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Despite being a very efficient form of
transportation, trains are very heavy and
lose a great deal of time slowing down and
This problem could be eliminated by
adding an extra parallel track running in
each direction on the most heavily
travelled lines. Passengers would board
waiting room housed in a shuttle train
running on the outer track.
The shuttle would then accelerate to the
same speed as the main train and lock
onto it. Automatic doors would allow
passengers to board and detrain, the two
trains would unlock from each other, and
the shuttle would return to the main
station to drop off the passengers and
take on more for the next train.
In addition to saving passengers time by
making all trips effectively non-stop, the
shuttle train would be smaller and lighter
than a normal train (because it only carries
the passengers for one station), and would
use less time and energy per passenger.
This idea would only work on the
highest-traffic lines -- it could probably
carry as much traffic as a conventional line
with the same number of tracks, but it
would need four tracks (maybe three if the
stations were far apart or the trains
infrequent), which is more than most
existing lines have.
shuttle loaded trains
[spacemoggy, Dec 19 2004]
||this is a veriation of how amusement parks load and unload many rides.
||This seems almost identical to 'The nonstop train' above.
||This could work on the New York subway, except there are supporting beams between local and express train tracks. That said, coordination would need to be perfect with such tightly packed stops (every 7th to 10th block or so). And how much time would people really save?
||You could take additional tax money out of the city's impovershed doughnut hole to pay for this, as most middle of the road city councils do.
||This would be exceptionally dangerous if the tains had to 'join' side by side. Amusement parks may do such things with rides that are travelling at 3mph, but if the trains had to slow down that much there'd be no point. And at 60mph or even 30mph, the risks involved would be downright nasty.
||On the other hand, a different approach might be to have trains join end-to-end. This would require that one of the trains have a telescoping 'compressor car' which would have to be evacuated prior to joining. The local trail would pull up to the express until it docked, then would switch to being pulled by the express. At that point, passengers could walk from one to the other. Once that was complete and the 'compressor car' was evacuated, the local train could uncouple and fall back.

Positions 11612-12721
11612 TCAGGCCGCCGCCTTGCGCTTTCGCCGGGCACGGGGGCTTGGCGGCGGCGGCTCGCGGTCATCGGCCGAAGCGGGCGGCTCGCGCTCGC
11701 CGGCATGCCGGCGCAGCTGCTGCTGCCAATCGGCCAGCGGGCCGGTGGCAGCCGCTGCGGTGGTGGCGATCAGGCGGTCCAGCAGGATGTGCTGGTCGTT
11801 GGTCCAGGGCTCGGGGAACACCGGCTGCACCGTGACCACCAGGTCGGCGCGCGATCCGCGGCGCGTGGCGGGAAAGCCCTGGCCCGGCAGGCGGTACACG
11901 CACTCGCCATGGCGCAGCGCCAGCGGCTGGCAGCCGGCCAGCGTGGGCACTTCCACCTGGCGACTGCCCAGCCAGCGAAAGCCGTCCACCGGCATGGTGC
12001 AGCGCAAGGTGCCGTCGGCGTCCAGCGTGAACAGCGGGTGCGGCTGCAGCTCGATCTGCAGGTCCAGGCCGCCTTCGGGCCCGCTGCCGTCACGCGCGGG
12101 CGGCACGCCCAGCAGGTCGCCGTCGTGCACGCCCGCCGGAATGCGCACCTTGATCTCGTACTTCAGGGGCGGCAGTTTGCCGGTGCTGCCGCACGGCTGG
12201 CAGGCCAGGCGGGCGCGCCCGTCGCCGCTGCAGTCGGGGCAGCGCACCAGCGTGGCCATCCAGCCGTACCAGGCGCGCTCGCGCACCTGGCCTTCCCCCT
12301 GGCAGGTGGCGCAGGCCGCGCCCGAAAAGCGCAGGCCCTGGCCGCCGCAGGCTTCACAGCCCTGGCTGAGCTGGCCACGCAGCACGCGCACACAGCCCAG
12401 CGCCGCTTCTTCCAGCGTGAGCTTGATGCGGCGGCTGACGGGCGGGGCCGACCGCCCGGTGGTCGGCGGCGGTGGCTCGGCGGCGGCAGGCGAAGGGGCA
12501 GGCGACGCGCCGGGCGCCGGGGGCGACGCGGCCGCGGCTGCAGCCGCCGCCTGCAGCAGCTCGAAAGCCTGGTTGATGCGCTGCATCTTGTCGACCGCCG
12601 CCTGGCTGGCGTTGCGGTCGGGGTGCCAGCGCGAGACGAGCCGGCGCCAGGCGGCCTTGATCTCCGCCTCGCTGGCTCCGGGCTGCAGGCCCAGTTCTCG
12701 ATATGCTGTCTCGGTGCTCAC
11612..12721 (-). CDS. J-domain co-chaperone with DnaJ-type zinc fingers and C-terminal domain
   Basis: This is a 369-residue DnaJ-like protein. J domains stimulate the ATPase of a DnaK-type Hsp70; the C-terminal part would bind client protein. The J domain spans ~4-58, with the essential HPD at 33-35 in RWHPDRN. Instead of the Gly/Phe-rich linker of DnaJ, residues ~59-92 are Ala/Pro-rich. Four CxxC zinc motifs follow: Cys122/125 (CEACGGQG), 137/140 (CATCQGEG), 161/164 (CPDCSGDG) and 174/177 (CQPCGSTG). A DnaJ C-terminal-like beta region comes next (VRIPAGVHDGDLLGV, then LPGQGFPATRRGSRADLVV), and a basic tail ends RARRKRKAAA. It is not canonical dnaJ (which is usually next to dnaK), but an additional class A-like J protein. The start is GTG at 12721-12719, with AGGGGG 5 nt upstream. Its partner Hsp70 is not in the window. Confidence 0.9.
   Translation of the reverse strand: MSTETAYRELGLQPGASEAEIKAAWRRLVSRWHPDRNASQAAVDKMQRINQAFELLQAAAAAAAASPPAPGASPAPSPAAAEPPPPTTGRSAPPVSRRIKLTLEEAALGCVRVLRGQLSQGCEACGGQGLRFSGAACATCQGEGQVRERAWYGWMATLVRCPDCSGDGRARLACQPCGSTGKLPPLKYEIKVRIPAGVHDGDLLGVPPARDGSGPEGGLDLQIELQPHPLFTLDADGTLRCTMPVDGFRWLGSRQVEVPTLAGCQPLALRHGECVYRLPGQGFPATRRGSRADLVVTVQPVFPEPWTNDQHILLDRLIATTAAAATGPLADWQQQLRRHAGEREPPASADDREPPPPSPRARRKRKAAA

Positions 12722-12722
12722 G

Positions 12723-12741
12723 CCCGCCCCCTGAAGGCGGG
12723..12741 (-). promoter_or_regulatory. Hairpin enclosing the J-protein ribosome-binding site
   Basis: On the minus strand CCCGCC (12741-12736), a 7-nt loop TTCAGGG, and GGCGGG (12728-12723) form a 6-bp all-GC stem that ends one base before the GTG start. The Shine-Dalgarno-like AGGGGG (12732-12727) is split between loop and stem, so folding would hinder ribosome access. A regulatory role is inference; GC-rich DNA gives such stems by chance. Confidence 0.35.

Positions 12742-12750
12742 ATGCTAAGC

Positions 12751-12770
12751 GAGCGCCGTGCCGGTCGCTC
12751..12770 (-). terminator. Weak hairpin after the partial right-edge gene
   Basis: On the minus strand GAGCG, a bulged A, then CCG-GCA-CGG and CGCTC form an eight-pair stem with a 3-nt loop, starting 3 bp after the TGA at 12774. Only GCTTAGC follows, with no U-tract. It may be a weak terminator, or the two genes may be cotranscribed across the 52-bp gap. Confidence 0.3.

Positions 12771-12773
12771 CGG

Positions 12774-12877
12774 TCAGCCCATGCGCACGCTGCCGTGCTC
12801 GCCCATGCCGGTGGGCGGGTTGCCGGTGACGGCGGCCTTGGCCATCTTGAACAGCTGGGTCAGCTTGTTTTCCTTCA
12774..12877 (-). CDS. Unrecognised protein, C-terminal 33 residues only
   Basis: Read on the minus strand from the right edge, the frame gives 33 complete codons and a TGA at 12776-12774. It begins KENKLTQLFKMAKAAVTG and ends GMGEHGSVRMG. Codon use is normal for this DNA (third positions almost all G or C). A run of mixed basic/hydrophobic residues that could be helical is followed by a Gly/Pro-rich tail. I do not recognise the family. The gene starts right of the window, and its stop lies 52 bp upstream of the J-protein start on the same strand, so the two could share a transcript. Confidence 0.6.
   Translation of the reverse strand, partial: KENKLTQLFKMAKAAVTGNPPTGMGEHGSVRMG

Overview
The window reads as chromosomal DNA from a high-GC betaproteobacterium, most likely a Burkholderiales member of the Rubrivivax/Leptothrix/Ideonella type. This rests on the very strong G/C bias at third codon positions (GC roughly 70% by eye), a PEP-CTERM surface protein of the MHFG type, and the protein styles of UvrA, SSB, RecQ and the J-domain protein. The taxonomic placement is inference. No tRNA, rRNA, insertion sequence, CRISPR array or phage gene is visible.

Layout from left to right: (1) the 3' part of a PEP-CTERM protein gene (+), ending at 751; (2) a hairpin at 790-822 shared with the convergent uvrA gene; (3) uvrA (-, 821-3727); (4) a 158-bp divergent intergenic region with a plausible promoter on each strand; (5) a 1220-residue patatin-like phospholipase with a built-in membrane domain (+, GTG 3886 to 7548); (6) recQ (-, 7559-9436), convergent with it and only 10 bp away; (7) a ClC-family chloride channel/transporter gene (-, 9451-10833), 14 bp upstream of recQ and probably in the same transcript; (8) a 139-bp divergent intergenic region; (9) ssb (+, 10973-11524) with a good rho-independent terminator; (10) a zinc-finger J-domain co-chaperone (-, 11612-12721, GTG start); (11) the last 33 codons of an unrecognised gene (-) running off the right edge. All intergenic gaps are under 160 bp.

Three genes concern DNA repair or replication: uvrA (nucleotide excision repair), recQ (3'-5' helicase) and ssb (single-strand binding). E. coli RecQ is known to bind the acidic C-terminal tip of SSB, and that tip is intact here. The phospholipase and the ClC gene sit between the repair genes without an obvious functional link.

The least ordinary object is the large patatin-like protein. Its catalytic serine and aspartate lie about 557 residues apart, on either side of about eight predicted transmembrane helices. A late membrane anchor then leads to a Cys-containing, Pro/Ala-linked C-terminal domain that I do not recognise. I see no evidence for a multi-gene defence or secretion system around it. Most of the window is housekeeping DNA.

||I see this idea as one car chasing another down the track and docking with a three foot compressable bumper.
||[mensmaximus]: That would be the basic idea. Though probably not safe enough for actual deployment, I would see this idea as being much safer than the sideways-docking approach. Among other things (1) if two docked trains are travelling along at 60mph and one of them has to emergency-stop, it will be very difficult to keep them connected. By contrast, if the two trains are solidly coupled end-to-end, stopping would be no more of a problem than with separate cars on a single train. And if they weren't solidly joined, an RF control system could ensure that the second train stopped 'harder' than the first.
||That chase car is travelling 120 mph to catch up, the lead car has an emergency stop; there may be a problem there. Otherwise, an electro-mechanical release to unlatch the mechanically latching cars after passengers disenbark works for me. If this was applied to the Taxi2000 personal rail transit, I would like it. The little cars hook onto a turbo train.
||It would be necessary that the chase vehicle have its braking system relayed to the lead, preferably via multiple redundant means. Beyond that, a lot would depend upon the design of the 'compressible' car. I don't know how much compression force a train can take without risk of derailment, but I would think that provided the speed differentials were kept reasonable it may be possible to construct the compressor car so that even if the second train hit the first during an emergency stop it would not injure anyone on either train (even if the compressor car was damaged beyond utility).
||Actually, I don't remember if I posted it here (I don't see it above) but I've often thought it might be a good idea to equip passenger trains with a 'compressor car' which would be unoccupied by passengers but would be designed to be longitudinally compressible without derailment (it would basically be designed so the force required to compress it would be just short of the maximum safe compression the train could take without risking derailment). Especially for 'pusher' trains which put the locomotive in the rear, I would expect having such a car ahead of the leading passenger car, and having another between the engine and the last passenger car could greatly reduce the likelihood of derailment in the event the lead car hits an obstruction.